It looks like condos are making a long-awaited return, in some markets at least.
In Washington, D.C., the condo pipeline has increased for the first time since 2005, according to Alexandria, Va.,-based research firm Delta Associates. With 3,100 units either being marketed or sold in and around the nation’s capital, supply has actually grown by a few hundred units over the past six months. And condo prices have jumped 12 percent year over year.
Active builders include Horsham, Penn.,-based public Toll Brothers and local heavyweight JBG Cos. But developers are jumping back in like they did during the mid 2000’s, though the scope of development is a little less ambitious.
“The size of the projects are smaller than they were in the last boom cycle,” says William Rich, senior vice president and multifamily practice director at Delta.
Washington, D.C., isn't alone. Earlier this year, The Wall Street Journal reported that more than 1,800 units would be completed in downtown Miami in 2015. New York has been a strong market for awhile. In markets like Charleston, S.C., and San Francisco, smaller condo projects in the 50- to 100-unit range are beginning to appear, according to Brian E. McAuliffe, senior managing director for Los Angeles-based CBRE Group.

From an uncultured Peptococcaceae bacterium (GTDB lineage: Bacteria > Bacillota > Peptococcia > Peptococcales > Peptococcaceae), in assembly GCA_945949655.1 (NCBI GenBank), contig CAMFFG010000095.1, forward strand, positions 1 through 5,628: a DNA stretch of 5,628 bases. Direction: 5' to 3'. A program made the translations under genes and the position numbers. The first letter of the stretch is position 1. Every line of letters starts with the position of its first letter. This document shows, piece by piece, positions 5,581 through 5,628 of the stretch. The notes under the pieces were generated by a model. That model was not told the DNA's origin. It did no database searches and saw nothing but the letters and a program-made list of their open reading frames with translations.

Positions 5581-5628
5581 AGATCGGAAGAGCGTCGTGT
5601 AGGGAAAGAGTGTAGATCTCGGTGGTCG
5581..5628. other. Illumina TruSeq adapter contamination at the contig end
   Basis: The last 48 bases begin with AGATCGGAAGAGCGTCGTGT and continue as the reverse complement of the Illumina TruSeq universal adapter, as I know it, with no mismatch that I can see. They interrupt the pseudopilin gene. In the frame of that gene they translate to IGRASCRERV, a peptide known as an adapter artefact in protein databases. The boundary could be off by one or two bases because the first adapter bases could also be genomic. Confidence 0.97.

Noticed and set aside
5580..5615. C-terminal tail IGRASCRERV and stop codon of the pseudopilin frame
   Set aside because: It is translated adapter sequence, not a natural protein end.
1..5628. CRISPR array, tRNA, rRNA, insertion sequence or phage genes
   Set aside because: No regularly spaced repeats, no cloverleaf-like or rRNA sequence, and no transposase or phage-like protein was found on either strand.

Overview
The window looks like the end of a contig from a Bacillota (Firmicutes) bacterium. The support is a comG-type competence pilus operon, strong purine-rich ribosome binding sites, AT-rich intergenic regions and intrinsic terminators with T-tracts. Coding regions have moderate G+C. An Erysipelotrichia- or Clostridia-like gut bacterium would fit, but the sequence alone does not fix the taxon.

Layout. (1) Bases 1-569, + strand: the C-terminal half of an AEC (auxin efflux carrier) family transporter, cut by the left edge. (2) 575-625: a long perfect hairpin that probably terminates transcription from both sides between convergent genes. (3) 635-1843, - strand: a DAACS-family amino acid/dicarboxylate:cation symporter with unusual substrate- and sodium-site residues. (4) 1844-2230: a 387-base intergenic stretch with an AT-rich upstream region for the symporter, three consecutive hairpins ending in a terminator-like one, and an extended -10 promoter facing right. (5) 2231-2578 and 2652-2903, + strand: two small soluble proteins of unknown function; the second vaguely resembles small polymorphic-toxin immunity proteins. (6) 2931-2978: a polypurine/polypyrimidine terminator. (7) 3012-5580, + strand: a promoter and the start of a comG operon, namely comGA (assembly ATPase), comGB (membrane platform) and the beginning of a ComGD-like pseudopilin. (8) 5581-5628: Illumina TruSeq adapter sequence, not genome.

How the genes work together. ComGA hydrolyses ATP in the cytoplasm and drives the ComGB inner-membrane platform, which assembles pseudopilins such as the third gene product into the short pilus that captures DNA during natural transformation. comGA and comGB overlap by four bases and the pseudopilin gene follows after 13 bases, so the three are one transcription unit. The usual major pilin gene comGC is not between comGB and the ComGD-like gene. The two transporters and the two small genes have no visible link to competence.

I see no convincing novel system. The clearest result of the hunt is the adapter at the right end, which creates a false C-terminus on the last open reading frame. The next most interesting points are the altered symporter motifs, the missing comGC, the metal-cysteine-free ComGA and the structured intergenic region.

“I expect condos to be a trend with growing momentum, but only in elite AA and AAA-type locations and on the upper end just because of the difficulty in financing for home purchases,” he says.
With stringent mortgage finance rules still limiting demand, it’s doubtful this condo boom ever balloons to the disastrous mid-2000 levels, but there is growing demand in certain markets.
“Part of it [the demand] is rental prices,” Rich says. “There’s also a shortage of product in the market.”
In Washington, D.C., new condos get most of the attention, but McAuliffe thinks condo conversions could soon follow in hot spots around the country.
“If it [this cycle] follows past ones, then the next area [of investment] is the condo conversions,” he says. “We’re seeing that in all markets on a smaller scale with the exception of New York [where there are bigger projects].”